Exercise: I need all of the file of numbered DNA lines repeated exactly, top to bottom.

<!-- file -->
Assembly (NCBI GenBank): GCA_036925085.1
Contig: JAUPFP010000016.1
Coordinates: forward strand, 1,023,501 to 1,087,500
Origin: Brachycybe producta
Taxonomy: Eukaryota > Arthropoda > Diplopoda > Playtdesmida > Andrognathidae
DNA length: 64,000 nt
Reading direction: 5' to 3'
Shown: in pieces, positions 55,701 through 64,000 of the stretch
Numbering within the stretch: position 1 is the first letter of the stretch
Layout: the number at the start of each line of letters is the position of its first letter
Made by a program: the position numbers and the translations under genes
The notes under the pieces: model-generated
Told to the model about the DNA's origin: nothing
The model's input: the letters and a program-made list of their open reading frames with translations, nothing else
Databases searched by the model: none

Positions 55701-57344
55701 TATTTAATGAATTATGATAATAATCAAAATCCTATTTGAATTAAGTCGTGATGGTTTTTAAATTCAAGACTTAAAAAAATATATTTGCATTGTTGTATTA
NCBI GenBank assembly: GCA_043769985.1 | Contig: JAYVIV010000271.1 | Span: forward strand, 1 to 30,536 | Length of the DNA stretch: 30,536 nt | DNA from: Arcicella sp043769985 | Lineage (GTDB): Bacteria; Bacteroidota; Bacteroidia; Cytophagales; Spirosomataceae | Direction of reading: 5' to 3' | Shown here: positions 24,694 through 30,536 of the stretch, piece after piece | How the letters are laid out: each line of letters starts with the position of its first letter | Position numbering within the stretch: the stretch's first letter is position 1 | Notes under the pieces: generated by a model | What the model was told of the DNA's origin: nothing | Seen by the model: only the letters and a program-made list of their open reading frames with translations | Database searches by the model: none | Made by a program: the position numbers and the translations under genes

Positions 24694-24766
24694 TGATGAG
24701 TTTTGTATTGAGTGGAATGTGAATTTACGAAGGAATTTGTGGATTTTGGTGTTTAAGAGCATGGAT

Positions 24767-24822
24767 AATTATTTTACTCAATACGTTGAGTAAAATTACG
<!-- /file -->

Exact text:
Assembly (NCBI GenBank): GCA_036925085.1
Contig: JAUPFP010000016.1
Coordinates: forward strand, 1,023,501 to 1,087,500
Origin: Brachycybe producta
Taxonomy: Eukaryota > Arthropoda > Diplopoda > Playtdesmida > Andrognathidae
DNA length: 64,000 nt
Reading direction: 5' to 3'
Shown: in pieces, positions 55,701 through 64,000 of the stretch
Numbering within the stretch: position 1 is the first letter of the stretch
Layout: the number at the start of each line of letters is the position of its first letter
Made by a program: the position numbers and the translations under genes
The notes under the pieces: model-generated
Told to the model about the DNA's origin: nothing
The model's input: the letters and a program-made list of their open reading frames with translations, nothing else
Databases searched by the model: none

Positions 55701-57344
55701 TATTTAATGAATTATGATAATAATCAAAATCCTATTTGAATTAAGTCGTGATGGTTTTTAAATTCAAGACTTAAAAAAATATATTTGCATTGTTGTATTA
NCBI GenBank assembly: GCA_043769985.1 | Contig: JAYVIV010000271.1 | Span: forward strand, 1 to 30,536 | Length of the DNA stretch: 30,536 nt | DNA from: Arcicella sp043769985 | Lineage (GTDB): Bacteria; Bacteroidota; Bacteroidia; Cytophagales; Spirosomataceae | Direction of reading: 5' to 3' | Shown here: positions 24,694 through 30,536 of the stretch, piece after piece | How the letters are laid out: each line of letters starts with the position of its first letter | Position numbering within the stretch: the stretch's first letter is position 1 | Notes under the pieces: generated by a model | What the model was told of the DNA's origin: nothing | Seen by the model: only the letters and a program-made list of their open reading frames with translations | Database searches by the model: none | Made by a program: the position numbers and the translations under genes

Positions 24694-24766
24694 TGATGAG
24701 TTTTGTATTGAGTGGAATGTGAATTTACGAAGGAATTTGTGGATTTTGGTGTTTAAGAGCATGGAT

Positions 24767-24822
24767 AATTATTTTACTCAATACGTTGAGTAAAATTACG